By David Ansel
Photography by Dustin Meyer
When Mike McKim, founder of Cuvée Coffee, prepares his morning cup, he’s meticulously exacting with his weights and measurements—like an engineer, alchemist or apothecary. It’s a fitting comparison, really, because McKim is actually equal parts of all of these. The scene opens with McKim heating filtered water to 200 degrees, then using it to rinse a paper filter that’s set inside a conical glass perched atop a Chemex (a sort of Erlenmeyer flask).
He discards the rinse water, slides a small digital scale to the center of his workspace, places a metal cup on it and zeroes the scale. He measures out exactly two grams of coffee beans per each fluid ounce of water, grinds the beans to a precise fineness based on the type of bean, pours the ground coffee into the filter and slowly trickles water through the grounds. The entire process, when executed at a leisurely pace, takes about three minutes.
For those mere coffee mortals in the audience, save your pshaws. Comparing the average morning cup to McKim’s is akin to putting Ernest or Julio Gallo up against M. Perrier-Jouët. In fact, the low-end/high-end contrast is apropos to the name Cuvée Coffee. Many wine drinkers are familiar with the term cuvée, which indicates that a wine is produced from a mixture of grape varietals. But the denotation McKim had in mind when naming his company was the term’s application to Champagne. “In Champagne terms,” notes McKim, “they pick the grapes where the terroir is superior, and they only use the first press for cuvée. It’s the best of the best.”
The difficulty in this artisan stratosphere of the coffee world, though, is finding ways to eke out a few extra points on the cupping scale—the 100-point industry-standard scale used for quantifying the qualitative by ranking a coffee sample against a variety of metrics like acidity, aroma, body, sweetness, flavor and aftertaste. “We shoot for 88, but it’s not always doable with every coffee,” says McKim. “Eighty-six is our absolute basement, whereas most people fall in that 80- to 85-point category.”
The prime “differentiator,” as McKim puts it, is raw ingredient selection. “Every roaster rightfully thinks they’re buying the best coffee,” he says. “There are varying levels of great coffee. It’s not as easy as calling your importer and saying, ‘Send me the best coffee you have from Colombia.’ It’s way more involved than that.”
To McKim, the success of this aspect of his business model involves extensive travel. “I know some roasters who travel and visit farms, and that’s great,” he says. “But I travel not just for the photo ops and marketing, but for the true substance of securing a long-term supply of amazing coffee . . . of building a sustainable relationship that involves commerce, social and environmental aspects.”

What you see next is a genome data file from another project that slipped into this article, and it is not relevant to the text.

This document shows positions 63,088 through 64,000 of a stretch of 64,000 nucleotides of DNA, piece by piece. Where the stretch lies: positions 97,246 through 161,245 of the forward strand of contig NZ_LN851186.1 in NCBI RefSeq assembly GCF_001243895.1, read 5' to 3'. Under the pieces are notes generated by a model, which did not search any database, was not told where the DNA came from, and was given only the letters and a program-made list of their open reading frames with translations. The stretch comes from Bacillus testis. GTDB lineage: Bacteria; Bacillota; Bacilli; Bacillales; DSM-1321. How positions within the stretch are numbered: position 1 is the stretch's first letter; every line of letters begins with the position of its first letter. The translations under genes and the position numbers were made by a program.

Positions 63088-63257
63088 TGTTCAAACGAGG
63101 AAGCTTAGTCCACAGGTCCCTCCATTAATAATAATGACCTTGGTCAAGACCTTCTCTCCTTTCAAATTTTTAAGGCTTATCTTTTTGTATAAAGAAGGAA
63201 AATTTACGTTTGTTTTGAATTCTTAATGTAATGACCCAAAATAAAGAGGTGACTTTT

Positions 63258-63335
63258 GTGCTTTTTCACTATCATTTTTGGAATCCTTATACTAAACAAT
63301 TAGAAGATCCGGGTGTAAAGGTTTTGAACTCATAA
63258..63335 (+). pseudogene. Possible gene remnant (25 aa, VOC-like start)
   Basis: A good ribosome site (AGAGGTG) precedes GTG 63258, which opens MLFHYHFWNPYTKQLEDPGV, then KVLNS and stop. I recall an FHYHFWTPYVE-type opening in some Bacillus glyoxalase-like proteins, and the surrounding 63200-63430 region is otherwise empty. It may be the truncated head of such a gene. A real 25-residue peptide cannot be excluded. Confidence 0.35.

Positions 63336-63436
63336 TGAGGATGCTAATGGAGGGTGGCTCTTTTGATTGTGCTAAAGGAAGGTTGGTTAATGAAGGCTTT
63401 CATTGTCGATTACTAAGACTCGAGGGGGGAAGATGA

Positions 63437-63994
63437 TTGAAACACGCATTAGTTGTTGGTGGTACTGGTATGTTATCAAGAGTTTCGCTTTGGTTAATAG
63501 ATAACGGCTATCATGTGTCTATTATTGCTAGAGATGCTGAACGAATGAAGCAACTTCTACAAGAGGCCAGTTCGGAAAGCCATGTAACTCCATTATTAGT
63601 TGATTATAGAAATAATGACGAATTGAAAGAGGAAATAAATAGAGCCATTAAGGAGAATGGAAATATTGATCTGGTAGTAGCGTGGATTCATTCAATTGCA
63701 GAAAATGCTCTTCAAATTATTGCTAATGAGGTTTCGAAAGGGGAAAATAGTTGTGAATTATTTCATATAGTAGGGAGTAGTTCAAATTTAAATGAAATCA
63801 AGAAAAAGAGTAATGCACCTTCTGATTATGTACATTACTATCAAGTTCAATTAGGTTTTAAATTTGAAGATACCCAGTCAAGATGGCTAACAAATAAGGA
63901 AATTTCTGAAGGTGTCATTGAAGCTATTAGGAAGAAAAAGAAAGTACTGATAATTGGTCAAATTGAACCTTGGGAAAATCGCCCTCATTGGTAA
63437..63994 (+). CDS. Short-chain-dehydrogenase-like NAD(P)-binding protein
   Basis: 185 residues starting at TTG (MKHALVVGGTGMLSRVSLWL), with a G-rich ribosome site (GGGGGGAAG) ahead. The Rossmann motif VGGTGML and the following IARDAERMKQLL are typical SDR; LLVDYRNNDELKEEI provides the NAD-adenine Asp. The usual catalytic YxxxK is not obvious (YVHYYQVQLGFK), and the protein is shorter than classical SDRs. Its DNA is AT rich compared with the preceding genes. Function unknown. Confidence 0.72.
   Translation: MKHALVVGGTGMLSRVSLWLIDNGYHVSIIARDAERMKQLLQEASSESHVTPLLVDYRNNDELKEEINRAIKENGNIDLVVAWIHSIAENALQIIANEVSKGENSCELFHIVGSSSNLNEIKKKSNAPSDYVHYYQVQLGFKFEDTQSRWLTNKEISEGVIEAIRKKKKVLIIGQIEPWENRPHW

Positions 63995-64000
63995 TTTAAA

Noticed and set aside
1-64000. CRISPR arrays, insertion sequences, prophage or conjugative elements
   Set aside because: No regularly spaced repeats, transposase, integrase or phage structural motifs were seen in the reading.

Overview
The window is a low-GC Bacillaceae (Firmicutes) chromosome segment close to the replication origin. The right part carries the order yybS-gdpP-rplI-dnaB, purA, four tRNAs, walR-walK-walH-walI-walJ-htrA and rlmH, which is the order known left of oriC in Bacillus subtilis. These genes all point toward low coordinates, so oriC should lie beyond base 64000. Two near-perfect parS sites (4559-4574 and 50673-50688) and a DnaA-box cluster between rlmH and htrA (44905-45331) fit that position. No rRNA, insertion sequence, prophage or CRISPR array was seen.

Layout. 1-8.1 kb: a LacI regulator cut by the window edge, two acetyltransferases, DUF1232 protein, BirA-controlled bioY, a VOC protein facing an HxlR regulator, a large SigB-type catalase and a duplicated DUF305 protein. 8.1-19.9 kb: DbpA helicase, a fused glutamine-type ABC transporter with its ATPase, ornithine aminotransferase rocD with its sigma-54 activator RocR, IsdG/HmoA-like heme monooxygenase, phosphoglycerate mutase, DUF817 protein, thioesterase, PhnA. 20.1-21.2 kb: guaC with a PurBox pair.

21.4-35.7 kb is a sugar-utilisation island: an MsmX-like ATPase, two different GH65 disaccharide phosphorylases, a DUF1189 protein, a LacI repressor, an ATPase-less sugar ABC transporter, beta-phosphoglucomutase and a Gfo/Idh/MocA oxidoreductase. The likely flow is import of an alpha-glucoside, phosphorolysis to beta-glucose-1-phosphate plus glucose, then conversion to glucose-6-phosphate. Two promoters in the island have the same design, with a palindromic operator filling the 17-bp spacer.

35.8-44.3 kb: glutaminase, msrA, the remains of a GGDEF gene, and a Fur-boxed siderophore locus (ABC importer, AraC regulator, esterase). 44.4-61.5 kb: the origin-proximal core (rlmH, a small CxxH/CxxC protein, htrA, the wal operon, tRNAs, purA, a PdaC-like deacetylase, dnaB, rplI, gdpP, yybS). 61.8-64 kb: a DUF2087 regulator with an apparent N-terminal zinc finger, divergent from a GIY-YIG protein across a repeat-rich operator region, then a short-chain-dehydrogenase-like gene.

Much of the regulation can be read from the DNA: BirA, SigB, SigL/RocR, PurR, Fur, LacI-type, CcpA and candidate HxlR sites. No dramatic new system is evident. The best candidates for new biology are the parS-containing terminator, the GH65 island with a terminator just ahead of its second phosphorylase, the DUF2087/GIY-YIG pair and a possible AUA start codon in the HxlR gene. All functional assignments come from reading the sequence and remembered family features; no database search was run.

Establishing these connections with farmers, known as the direct trade method, allows McKim to cut out the middleman and create a more advantageous deal for his farmers. According to the current Fair Trade standard for coffee, the lowest allowable price per pound is $1.26. Pulling out a sample bag of yellow mundo novo beans secured from a Brazilian farmer, McKim describes the cache in hushed, measured tones as if it’s a secret weapon he’s about to unveil. He says this farmer had never sold the rare varietal to an American before, but agreed to because McKim was the first roaster who had ever visited him twice. McKim agreed to pay the farmer $2.35 a pound.
But more importantly—at least in terms of quality control—McKim knows exactly which farm the beans come from and what methods are used during harvesting. For example, one farmer may send pickers through a field only once, whereby berries of a wide variety of ripeness are picked. “Our guy in El Salvador does five pickings a year,” notes McKim. “He pays the people to pick only the ripe berries, and it makes a huge difference.”
The next largest differentiator in bean quality is consistency in processing. This is where the individual talents of a roaster come into play. McKim’s approach is impressively methodical— he keeps log charts for each batch of coffee, and examines temperatures and transition points for various stages of roasting during each day’s cupping routine. McKim’s original roaster is an aged, handcrafted Parisian Samiac with a cast-iron drum. He’s so fond of the roaster that he combed the globe looking for another one, and when he found one in Switzerland, he had it shipped to his headquarters in Spicewood where he disassembled it and enlisted the help of his father—a retired airline pilot and mechanic—to rebuild it with venturi nozzles, servo-controlled motors and an oddly 1970s-looking control panel featuring comically large buttons. It’s the Millennium Falcon of roasters—a jalopy with guts capable of cranking up to hyperspace speeds.
“We’ve kept all of the things that are great about these vintage roasters and then we’ve added modern technology,” says McKim. “We’re able to take the craft of roasting, [and] use measurables to define what’s happening during the roasting process, so we know what we can do to manipulate things to change the flavor of the coffee. Because we know what those measurables are for each variety, we can do it over and over.”
But what happens to the roasted beans after they leave the care of McKim is of significant import, as well. “We trust that [McKim] determines the optimal roast for a given coffee, and [he] trusts that we don’t screw it up on our end, and keep him in the best light,” says Rob Ovitt, co-owner of Once Over Coffee Bar in South Austin. When asked how important the direct trade ethos is in comparison to coffee quality when selecting a roaster, Ovitt says he’s “most driven by what’s in the cup, but the reality is that what’s in the cup is determined by direct trade. It’s sought out and sourced in such a specific way, and that’s the only way it’s going to end up at such a level of quality.”